Tony Crawford was born in Milwaukee and studied Comparative Literature with French in Los Angeles and lives in Berlin. His translation work has been recognized by New Books in German’s Emerging Translators Programme, No Man’s Land magazine, Berlin, and the DAAD/IMLR Encounters competition.
Selection of translated titles:
- Navid Kermani, God is Beautiful (Gott ist schön). Polity Press, 2015.
- Navid Kermani, Between Quran and Kafka (Zwischen Koran und Kafka). Polity Press, 2016.
- Navid Kermani, Upheaval (Einbruch der Wirklichkeit). Polity Press, 2017.
Three questions to Tony Crawford:
Why did you choose to become a translator? Is it the profession you always wanted?
As a young man I had no clear vocation. But I had a certain talent for language, which I eventually discovered is a talent for multiple languages. Now my work involves reading books, connecting ideas and playing with words, so you might say I do for a living what I have always enjoyed most.
Which German book do you like the best and why?
One book? I’m especially partial to autobiographical narrative. Not because it’s true – everybody lies – but because it has a peculiar urgency; the teller’s interest in the tale is existential. And that gives the narrative, regardless of style, a sense of immediacy, makes it human, compassionate, direct. Also, life is perhaps the best inventor of plot: reality gets away with improbable twists that create their own necessity while defying plausibility. Like the existence of human life in the first place. I like Fritz Mühlenweg’s wanderings and meetings in the Gobi desert; I like Christa Wolf’s reflective season on the Pacific coast in Los Angeles; I like Oskar Maria Graf’s profligate dilettantism in the Bavarian entre-guerre.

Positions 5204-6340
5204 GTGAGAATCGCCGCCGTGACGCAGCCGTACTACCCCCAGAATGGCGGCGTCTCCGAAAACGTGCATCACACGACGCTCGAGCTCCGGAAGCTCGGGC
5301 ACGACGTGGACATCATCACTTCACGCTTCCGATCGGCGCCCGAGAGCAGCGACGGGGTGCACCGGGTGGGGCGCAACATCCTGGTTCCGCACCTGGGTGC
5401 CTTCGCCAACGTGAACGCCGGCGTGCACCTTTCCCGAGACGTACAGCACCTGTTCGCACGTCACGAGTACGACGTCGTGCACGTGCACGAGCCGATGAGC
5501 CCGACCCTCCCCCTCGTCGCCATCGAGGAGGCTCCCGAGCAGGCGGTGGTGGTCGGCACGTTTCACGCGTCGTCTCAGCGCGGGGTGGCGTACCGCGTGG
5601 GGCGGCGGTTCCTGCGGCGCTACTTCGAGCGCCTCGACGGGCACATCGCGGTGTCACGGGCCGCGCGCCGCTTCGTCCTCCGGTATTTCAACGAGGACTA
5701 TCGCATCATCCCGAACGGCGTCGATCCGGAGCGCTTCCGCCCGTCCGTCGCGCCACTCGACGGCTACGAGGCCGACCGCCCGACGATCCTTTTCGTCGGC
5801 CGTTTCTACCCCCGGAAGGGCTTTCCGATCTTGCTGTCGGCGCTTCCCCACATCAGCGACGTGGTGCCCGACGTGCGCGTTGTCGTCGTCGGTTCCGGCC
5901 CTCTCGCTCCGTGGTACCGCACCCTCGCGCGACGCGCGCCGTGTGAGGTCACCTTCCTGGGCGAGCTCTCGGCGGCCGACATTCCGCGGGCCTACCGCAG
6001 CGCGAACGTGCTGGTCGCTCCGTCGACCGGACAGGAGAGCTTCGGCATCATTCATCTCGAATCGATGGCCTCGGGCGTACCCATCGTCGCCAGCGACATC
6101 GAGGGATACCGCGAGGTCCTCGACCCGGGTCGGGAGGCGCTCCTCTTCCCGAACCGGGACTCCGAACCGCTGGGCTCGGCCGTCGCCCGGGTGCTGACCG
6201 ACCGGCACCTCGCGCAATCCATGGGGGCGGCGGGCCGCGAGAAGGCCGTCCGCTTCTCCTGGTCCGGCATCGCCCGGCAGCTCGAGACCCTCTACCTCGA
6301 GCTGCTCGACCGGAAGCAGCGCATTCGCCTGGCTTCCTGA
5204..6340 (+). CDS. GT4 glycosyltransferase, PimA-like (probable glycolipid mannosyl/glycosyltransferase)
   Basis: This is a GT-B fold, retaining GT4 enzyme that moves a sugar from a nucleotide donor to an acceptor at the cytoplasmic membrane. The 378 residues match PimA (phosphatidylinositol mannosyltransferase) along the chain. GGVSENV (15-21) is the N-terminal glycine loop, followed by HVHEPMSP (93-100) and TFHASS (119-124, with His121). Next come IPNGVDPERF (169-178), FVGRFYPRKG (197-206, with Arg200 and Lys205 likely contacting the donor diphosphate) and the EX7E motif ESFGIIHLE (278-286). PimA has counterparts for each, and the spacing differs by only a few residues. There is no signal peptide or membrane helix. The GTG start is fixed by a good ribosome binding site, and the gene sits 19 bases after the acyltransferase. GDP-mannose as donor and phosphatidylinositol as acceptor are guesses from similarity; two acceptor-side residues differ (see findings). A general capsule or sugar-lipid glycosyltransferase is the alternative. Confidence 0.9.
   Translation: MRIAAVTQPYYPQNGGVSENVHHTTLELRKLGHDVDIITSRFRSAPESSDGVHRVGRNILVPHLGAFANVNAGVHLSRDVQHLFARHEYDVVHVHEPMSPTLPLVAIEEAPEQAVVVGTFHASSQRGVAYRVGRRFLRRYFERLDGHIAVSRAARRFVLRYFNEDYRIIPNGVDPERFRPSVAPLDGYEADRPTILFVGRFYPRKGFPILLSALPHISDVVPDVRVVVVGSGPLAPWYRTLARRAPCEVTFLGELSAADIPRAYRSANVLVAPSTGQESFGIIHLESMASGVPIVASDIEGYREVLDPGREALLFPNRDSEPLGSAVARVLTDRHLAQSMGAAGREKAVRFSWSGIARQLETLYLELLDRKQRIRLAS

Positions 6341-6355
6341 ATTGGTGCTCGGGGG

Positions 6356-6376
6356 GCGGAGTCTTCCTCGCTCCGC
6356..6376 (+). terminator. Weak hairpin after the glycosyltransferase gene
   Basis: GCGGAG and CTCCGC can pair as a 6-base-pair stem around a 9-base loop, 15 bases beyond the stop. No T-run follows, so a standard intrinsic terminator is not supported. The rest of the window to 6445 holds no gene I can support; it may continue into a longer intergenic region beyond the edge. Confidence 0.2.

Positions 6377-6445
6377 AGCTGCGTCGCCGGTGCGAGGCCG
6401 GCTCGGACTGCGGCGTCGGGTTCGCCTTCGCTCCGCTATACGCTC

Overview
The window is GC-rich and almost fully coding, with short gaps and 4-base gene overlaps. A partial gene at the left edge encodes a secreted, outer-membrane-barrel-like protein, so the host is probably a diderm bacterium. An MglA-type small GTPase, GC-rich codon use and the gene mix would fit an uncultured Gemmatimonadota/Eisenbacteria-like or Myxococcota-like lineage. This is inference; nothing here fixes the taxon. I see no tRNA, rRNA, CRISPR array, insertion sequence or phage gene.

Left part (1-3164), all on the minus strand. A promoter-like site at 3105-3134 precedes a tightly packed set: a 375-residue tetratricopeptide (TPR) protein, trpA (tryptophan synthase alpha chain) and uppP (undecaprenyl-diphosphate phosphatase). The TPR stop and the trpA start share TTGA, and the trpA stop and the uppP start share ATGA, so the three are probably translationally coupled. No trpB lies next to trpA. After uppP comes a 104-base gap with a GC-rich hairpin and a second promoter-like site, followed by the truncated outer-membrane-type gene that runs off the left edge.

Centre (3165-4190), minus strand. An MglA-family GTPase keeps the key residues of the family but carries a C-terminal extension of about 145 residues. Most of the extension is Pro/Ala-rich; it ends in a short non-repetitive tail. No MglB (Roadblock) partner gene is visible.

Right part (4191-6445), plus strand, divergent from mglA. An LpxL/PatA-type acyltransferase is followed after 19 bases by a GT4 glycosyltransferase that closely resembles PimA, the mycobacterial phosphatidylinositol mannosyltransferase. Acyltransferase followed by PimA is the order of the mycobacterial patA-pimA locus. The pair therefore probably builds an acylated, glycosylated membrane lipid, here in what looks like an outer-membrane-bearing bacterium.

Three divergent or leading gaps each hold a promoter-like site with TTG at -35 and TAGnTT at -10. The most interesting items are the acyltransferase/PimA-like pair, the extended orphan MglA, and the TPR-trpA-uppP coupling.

Is there a particular book you would like to translate?
I am sure there is. It is narrative, but its diction and its style are poetic; it is European in scope; it is personal, urgent and political; it may be contemporary or historic, but in either case it looks towards the past and the future, inward and outward, with a unifying spirit. Until I find it, I am pecking away at a translation of Franz Jung’s memoir, Der Weg nach unten. Jung was a duellist, a deserter, a pianist, a pirate, a Dadaist, a journalist, a revolutionary, a management consultant, a theatre producer, a secret agent, a swindler … A desperate man, batted back and forth between revolutionary hope and an innate self-fulfilling pessimism; not someone I’d like to know personally. Like his novels – like his life – his autobiography is an attempt to make sense of a world that was stark raving mad.